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The Secret Life of Bourbon Barrels


Where are all the barrels going?

Infographic by gustavkatz.com

We found this infographic over on tastingtable.com and it was too cool not to share. It shows the lifespan of many bourbon barrels, starting with being filled with bourbon and wherever they may head to next. By law, bourbon barrels can only be used once, which creates an incredible supply of them. A lot of them head to Mexico for tequila to age in, as well as Scotland for scotch to be aged in. Until recently, there wasn’t a huge demand for them, and then they started being sent to breweries for beer to be aged in, imparting the delicious flavors of the former tenant to the new beer. From there, everything from bitters to coffee beans to tobacco have been stored in used barrels, even maple syrup and sherry vinegar. The maple syrup, might I add, is incredible.

One addition, that I’m surprised to not see on the infographic, is Founders Canadian Breakfast Stout (CBS), a massive imperial stout brewed with chocolate and coffee beans that is aged in a barrel that originally held bourbon and then held maple syrup. This beer was released earlier this month and 12,000 bottles didn’t leave much to go around.

Click on the image to see a bigger version of the infographic.

3 comments 10.12.2011 |

Re-Cap: Indulgence and Deliciousness at LA’s The Taste


The Taste

Sometimes my fellow food bloggers and I roll our eyes and bemoan having to attend yet another extravagant dinner or indulgent food festival. Even while recognizing the enormous calorie counts and coma-inducing properties of cream, bacon, butter and simple carbohydrates (frequently coexisting in the same dish) friends and loved ones are completely appalled when those of us in the bite-it-n-write-it circles get bitchy about a free lunch.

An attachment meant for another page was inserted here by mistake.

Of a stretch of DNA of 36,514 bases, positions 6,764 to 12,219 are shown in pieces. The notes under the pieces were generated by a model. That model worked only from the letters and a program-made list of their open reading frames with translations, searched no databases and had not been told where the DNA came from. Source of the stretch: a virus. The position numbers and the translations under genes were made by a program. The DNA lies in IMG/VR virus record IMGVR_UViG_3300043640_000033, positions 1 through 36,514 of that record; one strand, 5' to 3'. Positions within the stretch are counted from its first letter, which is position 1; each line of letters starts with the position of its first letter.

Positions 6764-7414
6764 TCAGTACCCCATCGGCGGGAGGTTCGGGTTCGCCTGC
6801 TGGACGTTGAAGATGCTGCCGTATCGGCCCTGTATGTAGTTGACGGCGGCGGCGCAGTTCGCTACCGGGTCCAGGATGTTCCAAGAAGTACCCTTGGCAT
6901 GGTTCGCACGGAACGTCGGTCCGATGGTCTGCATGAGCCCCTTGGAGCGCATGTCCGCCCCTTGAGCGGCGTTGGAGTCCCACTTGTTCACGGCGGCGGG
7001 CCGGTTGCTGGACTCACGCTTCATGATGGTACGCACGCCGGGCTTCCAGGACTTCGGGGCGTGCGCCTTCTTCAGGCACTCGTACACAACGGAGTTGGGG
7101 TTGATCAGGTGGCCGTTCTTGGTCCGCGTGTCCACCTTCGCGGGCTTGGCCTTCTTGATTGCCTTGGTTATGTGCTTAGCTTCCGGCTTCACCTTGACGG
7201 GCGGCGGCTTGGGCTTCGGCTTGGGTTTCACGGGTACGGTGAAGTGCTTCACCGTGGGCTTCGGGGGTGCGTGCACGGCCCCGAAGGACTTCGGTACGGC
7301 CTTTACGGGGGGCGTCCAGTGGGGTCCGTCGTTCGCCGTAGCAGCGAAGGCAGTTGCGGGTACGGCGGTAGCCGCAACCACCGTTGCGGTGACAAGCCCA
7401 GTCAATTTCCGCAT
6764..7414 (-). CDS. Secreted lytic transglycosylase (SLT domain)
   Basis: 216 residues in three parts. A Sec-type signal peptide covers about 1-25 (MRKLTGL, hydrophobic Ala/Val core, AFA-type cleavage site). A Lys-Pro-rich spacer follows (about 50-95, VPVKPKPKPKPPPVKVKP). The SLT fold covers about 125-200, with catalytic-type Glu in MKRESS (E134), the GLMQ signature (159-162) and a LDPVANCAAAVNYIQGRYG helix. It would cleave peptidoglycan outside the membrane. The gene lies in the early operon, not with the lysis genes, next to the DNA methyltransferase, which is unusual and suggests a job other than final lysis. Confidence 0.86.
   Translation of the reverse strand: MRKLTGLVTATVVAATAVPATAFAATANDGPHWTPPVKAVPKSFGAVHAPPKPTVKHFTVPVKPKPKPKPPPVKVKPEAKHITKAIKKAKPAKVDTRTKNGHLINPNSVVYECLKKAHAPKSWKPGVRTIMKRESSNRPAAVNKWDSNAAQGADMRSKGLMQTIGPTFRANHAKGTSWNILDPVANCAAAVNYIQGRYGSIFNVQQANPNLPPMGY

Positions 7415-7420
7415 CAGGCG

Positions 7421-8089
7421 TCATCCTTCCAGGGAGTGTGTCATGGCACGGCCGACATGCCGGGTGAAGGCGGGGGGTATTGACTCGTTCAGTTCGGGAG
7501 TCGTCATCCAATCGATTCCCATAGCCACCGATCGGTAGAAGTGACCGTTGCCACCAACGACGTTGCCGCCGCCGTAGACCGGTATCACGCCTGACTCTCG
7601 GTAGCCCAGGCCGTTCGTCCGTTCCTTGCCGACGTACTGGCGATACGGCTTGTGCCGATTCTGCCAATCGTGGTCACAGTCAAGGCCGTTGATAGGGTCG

If you are one of those people, don’t read this.

“But it was thirty hamburgers!” That was the most common complaint I heard about The Taste’s Burgers & Beer event, the kickoff to four days of indulgent wining and dining. A huge expanse of parking lot had been taken over behind the Beverly Hilton. Astroturf rolled out, tents erected, gleaming luxury cars (courtesy of Infiniti) were put on display in all their self-conscious opulence. And in that space, from September 2 – 5, The Taste took over – at least for some of the events.

“Thirty! That’s a lot of burgers.”

True. That is a lot of burgers (the number of restaurants was actually thirty-two; the crowd’s favorite burger was from Santa Monica’s Rustic Canyon). At the Taco Tequila Tryst event, spread out on the New York City backlot at Paramount Studios in Hollywood, there were a lot of tacos. And tequila, too.